Books of 2015

I’m so excited to share my favourite books of 2015 with you! I’ve been hard at work on my new website (I hope you like it!), and have gotten behind on posts. Better later than never, as they say. 

As I compiled my list of favourite books for 2015, I realized that fiction has completely disappeared from my new line-up shelf. I was not expecting that! If you’re curious, check out the list of 2014

Tantric Yoga and the Wisdom Goddesses by Dr. David Frawley

Every year I add one of David Frawley’s books to my reference shelf. In 2015, his work on the ten Mahavidyas swept me off my feet. I keep going back to it over and over. I love how detailed and concise his compilations are. Here, he covers the whole range, from mantras to yantras. Now, if he could fulfill his wish for a whole book on Tripura Sundari… 

The Art of Asking by Amanda Palmer

You may have come across Amanda’s amazing TEDtalk, or you may know her from her punk rock music, or via her prolific husband, writer Neil Gaiman. Her talk rocked my world, and so did her book. It’s hard enough to ask, but it may be harder still to receive. If 2015 has given me one lesson, it’s this one: for some of us, giving is a lot easier than receiving. There is vulnerability in receiving, but there is also grace, trust, and connection. Amanda Palmer does a great job at putting all of it in perspective by sharing her own stories of discomfort, refusal, misunderstandings. It felt like she was talking to me, directly. A great read!

We make countless choices every day whether to ask or to turn away from one another. Wondering whether it’s too much to ask the neighbour to feed the cat. The decision to turn away from a partner, to turn off the light instead of asking what’s wrong.

Asking for help requires authenticity, and vulnerability.

Those who ask without fear learn to say two things: with or without words, to those they are facing:

I deserve to ask


You are welcome to say no.

Because the ask that is conditional cannot be a gift.
— Amanda Palmer

Meditation for the Love of It by Sally Kempton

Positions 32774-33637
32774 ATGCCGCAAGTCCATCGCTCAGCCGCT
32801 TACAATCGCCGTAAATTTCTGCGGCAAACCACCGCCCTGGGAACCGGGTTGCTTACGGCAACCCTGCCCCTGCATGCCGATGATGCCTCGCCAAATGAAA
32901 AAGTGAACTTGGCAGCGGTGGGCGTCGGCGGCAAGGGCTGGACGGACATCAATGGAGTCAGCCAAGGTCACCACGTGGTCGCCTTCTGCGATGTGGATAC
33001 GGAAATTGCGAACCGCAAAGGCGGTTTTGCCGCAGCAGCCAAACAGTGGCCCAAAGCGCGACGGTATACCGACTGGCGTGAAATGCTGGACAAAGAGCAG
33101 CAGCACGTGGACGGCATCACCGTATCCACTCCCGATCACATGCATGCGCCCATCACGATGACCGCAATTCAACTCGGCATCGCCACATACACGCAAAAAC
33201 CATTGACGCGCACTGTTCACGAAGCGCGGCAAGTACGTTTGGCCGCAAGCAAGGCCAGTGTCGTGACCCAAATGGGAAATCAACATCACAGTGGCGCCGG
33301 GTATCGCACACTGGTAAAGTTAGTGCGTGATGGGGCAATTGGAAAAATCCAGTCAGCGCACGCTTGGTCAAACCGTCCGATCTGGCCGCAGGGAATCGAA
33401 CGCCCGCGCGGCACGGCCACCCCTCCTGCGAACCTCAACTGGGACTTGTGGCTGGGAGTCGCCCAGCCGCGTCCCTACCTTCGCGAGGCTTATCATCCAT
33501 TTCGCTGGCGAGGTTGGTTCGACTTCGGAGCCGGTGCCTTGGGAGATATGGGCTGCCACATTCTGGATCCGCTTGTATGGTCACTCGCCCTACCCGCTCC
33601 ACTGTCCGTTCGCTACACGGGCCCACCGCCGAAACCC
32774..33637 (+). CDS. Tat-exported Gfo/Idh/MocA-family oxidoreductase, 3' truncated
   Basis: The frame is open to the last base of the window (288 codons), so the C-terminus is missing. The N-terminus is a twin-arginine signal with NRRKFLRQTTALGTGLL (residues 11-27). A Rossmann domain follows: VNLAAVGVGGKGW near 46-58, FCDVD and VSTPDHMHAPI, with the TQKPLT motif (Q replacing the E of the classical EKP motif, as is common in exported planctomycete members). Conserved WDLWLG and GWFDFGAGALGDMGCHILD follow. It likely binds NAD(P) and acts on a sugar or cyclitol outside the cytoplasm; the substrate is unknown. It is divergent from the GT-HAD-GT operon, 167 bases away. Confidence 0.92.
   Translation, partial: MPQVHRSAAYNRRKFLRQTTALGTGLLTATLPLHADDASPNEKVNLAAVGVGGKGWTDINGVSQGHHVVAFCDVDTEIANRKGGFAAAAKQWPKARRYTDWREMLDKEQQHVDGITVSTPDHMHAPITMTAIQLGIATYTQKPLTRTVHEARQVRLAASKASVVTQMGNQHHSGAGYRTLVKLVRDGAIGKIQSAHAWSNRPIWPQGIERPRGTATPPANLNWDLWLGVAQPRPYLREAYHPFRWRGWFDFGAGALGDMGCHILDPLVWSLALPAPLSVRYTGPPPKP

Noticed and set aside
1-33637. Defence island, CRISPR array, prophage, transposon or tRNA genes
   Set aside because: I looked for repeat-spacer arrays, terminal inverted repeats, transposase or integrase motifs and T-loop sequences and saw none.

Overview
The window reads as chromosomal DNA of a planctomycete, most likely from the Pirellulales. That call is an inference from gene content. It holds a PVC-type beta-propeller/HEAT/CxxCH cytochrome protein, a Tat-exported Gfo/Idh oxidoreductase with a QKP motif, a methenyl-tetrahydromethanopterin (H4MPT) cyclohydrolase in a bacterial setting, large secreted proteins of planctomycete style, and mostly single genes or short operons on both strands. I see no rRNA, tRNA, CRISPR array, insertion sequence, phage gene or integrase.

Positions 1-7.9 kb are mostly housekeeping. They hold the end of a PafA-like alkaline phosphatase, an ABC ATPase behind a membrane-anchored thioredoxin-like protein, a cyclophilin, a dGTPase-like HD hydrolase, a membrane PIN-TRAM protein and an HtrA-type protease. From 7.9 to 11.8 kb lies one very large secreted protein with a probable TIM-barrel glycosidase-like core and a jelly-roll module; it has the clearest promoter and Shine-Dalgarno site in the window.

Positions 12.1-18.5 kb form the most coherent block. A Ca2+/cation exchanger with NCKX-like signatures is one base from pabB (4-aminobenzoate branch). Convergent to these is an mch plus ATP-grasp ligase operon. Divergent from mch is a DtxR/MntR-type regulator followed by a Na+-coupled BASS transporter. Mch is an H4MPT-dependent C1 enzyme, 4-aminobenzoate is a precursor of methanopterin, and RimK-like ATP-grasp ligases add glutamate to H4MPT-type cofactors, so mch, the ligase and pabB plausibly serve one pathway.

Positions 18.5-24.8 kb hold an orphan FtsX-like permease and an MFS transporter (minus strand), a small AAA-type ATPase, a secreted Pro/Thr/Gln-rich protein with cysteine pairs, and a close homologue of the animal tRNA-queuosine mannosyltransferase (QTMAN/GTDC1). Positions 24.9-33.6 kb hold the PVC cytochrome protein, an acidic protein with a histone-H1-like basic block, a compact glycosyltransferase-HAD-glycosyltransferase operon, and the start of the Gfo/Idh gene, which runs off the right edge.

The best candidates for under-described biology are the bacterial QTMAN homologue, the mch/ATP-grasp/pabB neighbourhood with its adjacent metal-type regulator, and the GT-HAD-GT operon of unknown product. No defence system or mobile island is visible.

This book is more about falling in love with meditation than about learning to meditate. Sally Kempton has a powerful yet understated way of appealing to the receptive part of us waiting to be embraced and loved. Meditation is not a linear process, and it certainly is not a one-size-fits-all approach. This book provides a wide range of experiential techniques, as well as guidelines to stay on track. This is a wonderful read if you’re experiencing a falling-out with your practice. 

Timeless Healing: The Power and Biology of Belief by Dr. Herbert Benson

If I write that Dr. Benson’s research is uncovering what we always knew, you’ll think it’s useless. But that’s exactly what he’s doing, and he’s helping the modern homo scientificus that we have become make peace with the fact that we are first and foremost feeling and believing beings. Dr. Benson was a pioneer in the research on the relaxation response in the 70s, and he has since made great strides in demonstrating that relaxation can be used as an actual healing method. In Timeless Healing, he explores the relationship between healing and beliefs. I needed to read this book to understand that my beliefs have a direct impact on my wellbeing and on my ability to recover. It was about time!

Yoga of the Nine Emotions by Peter Marchand

This book came recommended by Julia (find her at I really didn’t know what to expect. Within the first few pages, I knew I’d learn something and that it wasn’t all a waste of time and resources. By the 100th page, I knew I’d never deal with my emotions and those of others the same way. Rasas, or emotions, are powerful teachers. Learning to experience them without judgement can actually free us from our own limitations. The author even explores sadhana, practices, that can help us engage deeply with our feelings in a systematic exploratory manner. Although Joy and Love rasas may seem like the ideal emotions, I’m completely in awe of Wonder right now. I remember the child within.

There is Only One Way